NLRB Hands Unions Two Huge Victories

Are unions making a historic comeback? The United Auto Workers union is simultaneously on strike against General Motors, Ford, and Stellantis for the first time in American history, California’s legislature passed a bill that allows legislative workers to join a union, and DHL drivers recently secured significant salary increases. The National Labor Relations Board (NLRB) has been equally busy after releasing two landmark decisions, overturning decades of precedent.

The NLRB revived the 2014 “quickie election” rules in an August 24, 2023 decision. The new rule does exactly what you think: it speeds up the entire process. The new timeline takes effect on December 26, 2023 and notable changes are noted below:

  • The pre-election hearing will only be eight calendar days from the service of the notice of hearing.
  • Regional directors can only postpone pre-election hearings by up to two days, rather than an unlimited time.
  • The non-petitioning party’s (usually the employer) statement of position will be due seven calendar days after the service of notice.
  • Petitioners (usually the union) will now respond orally at the pre-election hearing rather than having to submit a written statement of position three business days before the hearing.
  • Employers will only have two business days to post and distribute a notice of petition for election to employees, rather than the previous five business days.
  • Elections are to be scheduled at the “earliest date practicable” as the 20-business day waiting period was eliminated.
  • Don’t blink or you will miss a deadline, or even the election.

But wait! There’s an even bigger union win to discuss. The NLRB also announced a new decision that overturned 50 years of precedent and upended the election process. The new standard from the Cemex Construction Material Pacific decision requires that when a union presents a demand to be recognized, the employer must either:

  1. Recognize the union without an election and bargain with it accordingly; or
  2. File a petition for election with the NLRB within two weeks of receiving notice.

If the employer does not take one of these steps within two weeks, the union may file an unfair labor practice charge (ULP). If the NLRB finds the employer committed a ULP, it will issue a bargaining order requiring the employer to recognize the union and participate in bargaining without an election.

Even more importantly, the NLRB ruled that if an employer commits even one ULP that would result in setting aside the election, there will be no re-run elections. Instead, the NLRB will issue a remedial bargaining order requiring the employer to recognize and bargain with the union. These Cemex changes are not only going to be applied moving forward, but will be applied to all cases that are currently pending.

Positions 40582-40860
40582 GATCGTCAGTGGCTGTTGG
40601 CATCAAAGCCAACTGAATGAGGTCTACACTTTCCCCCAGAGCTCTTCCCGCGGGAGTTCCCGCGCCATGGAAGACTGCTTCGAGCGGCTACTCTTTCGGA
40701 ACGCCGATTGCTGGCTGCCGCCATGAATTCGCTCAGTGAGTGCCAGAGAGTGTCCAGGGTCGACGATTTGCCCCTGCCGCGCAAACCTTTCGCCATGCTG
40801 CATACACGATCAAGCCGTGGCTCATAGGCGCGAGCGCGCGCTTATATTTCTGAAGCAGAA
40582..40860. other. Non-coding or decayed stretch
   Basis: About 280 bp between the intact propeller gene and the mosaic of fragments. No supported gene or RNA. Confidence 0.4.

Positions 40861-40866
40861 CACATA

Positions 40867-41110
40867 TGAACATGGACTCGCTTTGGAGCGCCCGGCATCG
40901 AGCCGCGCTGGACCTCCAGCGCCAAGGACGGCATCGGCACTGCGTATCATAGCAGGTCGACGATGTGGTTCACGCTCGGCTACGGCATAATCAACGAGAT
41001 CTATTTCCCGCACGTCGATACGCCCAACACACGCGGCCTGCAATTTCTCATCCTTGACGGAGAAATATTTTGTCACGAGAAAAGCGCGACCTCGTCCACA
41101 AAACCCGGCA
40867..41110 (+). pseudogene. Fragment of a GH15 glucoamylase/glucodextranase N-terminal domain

You read this correctly: The NLRB is essentially flipping the union election process on its head. Instead of requiring the union to prove majority status, employers would be forced to prove the union does not have a majority. The union will (quite literally) hold the cards.

If you’re reading this and thinking “This will never happen to my company,” think again. The vast majority of cases we handle before the NLRB involve union-free companies. The NLRB is not like other agencies. They move quickly and with little regard to other important things happening at your business or in your life.

What should you do now?

  1. Recognize that things have changed and your business may be vulnerable to a union or a disgruntled current or former employee with an axe to grind.
  2. Conduct a vulnerability audit in conjunction with an experienced labor attorney. Yes, we know that sounds a bit self-serving, but it is essential that this audit be protected by the attorney/client privilege and conducted by an attorney who understands how the NLRB works.
  3. Understand what is and is not a ULP so that you know where the “line” is, and that you stay on the right side of it.
  4. Train your management team. It’s also best for this to be done by an experienced labor attorney so that the training is protected by the attorney/client privilege.

If you find yourself wondering “What is a ULP and how do I avoid one?” or “How do I know whether a union is demanding recognition?” Bricker Graydon’s labor & employment team is here to assist. Our team is available to provide trainings and union awareness audits to keep all employers and their management team up to date on best practices.

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